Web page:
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Who, in the world, uses DD-YYYY-MM and DD-YY-MM as standard date format patterns?

Should I worry about them?

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closed as not constructive by kiamlaluno, Michael Mrozek, belisarius, marc_s, Bart Kiers Apr 10 '11 at 13:12

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You should always worry about "them". –  Cody Gray Apr 10 '11 at 7:03
    
Sorry if "them" was ambiguous. "Them" refers to the two date format patterns DD-YYYY-MM and DD-YY-MM. –  XP1 Apr 10 '11 at 23:47
    
That's exactly the "them" I meant. The second you don't worry about alternate date formats is the second someone else starts using them and it's too late to fix. If you write a properly scalable solution, it will support any conceivable date format. You shouldn't even have to ask this question. –  Cody Gray Apr 11 '11 at 7:47

3 Answers 3

up vote 3 down vote accepted

A quick look into wiki gave me this page

http://en.wikipedia.org/wiki/Date_notation_by_country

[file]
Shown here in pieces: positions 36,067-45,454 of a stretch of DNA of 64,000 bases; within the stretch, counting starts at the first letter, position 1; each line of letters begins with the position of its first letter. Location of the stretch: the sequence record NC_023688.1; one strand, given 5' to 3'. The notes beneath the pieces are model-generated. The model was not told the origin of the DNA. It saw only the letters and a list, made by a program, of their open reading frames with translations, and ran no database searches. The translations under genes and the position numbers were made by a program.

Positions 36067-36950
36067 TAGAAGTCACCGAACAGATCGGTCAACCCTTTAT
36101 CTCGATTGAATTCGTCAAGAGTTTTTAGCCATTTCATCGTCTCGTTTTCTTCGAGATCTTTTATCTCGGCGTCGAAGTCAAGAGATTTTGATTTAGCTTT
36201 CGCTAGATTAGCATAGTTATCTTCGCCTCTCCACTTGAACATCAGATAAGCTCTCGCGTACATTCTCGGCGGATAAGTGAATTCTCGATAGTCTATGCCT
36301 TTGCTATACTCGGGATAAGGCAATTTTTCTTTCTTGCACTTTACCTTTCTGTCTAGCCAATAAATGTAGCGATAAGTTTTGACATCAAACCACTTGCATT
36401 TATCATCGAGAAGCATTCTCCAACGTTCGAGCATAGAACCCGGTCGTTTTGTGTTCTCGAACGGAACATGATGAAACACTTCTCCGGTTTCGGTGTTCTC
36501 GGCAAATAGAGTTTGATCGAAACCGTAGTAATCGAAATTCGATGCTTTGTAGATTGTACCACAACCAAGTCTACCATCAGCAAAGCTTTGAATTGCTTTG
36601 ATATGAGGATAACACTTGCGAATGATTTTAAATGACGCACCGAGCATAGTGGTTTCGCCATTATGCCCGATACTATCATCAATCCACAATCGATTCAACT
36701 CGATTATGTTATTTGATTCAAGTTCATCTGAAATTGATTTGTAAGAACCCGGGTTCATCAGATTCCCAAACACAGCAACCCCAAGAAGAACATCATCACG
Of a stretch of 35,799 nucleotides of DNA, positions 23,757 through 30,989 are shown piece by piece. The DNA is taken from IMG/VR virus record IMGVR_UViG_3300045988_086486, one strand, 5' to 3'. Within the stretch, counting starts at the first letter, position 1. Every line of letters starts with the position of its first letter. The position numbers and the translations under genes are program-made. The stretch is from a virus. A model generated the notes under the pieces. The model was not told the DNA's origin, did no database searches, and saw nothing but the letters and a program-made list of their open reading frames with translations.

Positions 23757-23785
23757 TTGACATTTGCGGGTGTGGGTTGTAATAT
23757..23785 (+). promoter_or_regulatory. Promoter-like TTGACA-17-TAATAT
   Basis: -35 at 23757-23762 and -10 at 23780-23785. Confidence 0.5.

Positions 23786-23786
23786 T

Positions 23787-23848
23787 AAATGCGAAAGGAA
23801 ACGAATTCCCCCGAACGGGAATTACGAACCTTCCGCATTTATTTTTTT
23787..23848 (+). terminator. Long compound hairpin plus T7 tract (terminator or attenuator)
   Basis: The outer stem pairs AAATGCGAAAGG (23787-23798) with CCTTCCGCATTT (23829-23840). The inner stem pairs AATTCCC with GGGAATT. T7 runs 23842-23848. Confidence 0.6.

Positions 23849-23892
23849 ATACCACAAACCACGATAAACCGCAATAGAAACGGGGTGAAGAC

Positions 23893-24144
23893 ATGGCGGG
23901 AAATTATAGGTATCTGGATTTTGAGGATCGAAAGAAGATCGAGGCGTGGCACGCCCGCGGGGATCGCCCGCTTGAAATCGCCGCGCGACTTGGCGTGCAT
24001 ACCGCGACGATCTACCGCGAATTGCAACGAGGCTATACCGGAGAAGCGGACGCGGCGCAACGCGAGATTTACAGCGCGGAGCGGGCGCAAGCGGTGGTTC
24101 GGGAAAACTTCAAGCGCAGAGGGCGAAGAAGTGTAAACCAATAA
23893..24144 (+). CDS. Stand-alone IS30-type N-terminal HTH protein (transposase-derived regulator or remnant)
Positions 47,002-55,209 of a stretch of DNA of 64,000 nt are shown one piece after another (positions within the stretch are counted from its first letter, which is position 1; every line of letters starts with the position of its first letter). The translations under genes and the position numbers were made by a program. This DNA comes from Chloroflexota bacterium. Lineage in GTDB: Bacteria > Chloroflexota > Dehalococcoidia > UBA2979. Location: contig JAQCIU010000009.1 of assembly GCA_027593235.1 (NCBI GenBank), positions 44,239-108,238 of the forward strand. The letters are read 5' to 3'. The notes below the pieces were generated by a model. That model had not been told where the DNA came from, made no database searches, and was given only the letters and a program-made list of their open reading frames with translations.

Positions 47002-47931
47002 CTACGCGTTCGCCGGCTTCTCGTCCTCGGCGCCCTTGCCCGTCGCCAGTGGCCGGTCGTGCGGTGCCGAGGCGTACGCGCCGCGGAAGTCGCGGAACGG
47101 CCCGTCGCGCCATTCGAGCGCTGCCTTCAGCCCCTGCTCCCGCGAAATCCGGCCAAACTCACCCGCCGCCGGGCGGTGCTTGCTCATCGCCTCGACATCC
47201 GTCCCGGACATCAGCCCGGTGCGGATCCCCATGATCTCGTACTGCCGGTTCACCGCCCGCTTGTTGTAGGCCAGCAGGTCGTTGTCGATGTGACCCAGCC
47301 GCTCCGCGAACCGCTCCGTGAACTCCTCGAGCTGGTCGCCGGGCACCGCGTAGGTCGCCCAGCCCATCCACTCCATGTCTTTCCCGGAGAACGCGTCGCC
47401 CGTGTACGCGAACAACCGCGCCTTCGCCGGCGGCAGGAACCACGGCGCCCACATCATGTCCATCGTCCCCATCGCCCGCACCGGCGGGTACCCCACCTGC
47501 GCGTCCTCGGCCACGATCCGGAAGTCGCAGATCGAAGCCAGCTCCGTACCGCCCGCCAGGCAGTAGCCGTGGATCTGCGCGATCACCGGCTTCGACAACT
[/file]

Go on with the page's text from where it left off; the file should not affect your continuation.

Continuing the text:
there is no one who uses this kind of format. no need to worry I guess.

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It depends on what you are getting the date from and what you are allowed to get away with. If this is an application that is going to be used by users who would never enter this type of date and even if they do, you can always return an error, then yes, by all means ignore the format. If, on the other hand, you are writing code that is supposed to read in dates from some unknown data source and it would be a problem if you could not parse a date, then it is probably a very good idea to support the format.

It comes down to the argument of programming by contract vs. defensive programming. If you don't support DD-YY-MM, then your application will not work right that one time in 3 years that something gives it that form of date. If this is acceptable or not worth the cost, than by all means ignore it.

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My general rule-of-thumb regarding date parsing is, if strtotime can't handle it, toss it out and make them type a new one. This may be different for whatever language you're using, but there's probably a library/function that parses datetimes for you so you don't have to worry about it. No need to reinvent the wheel.

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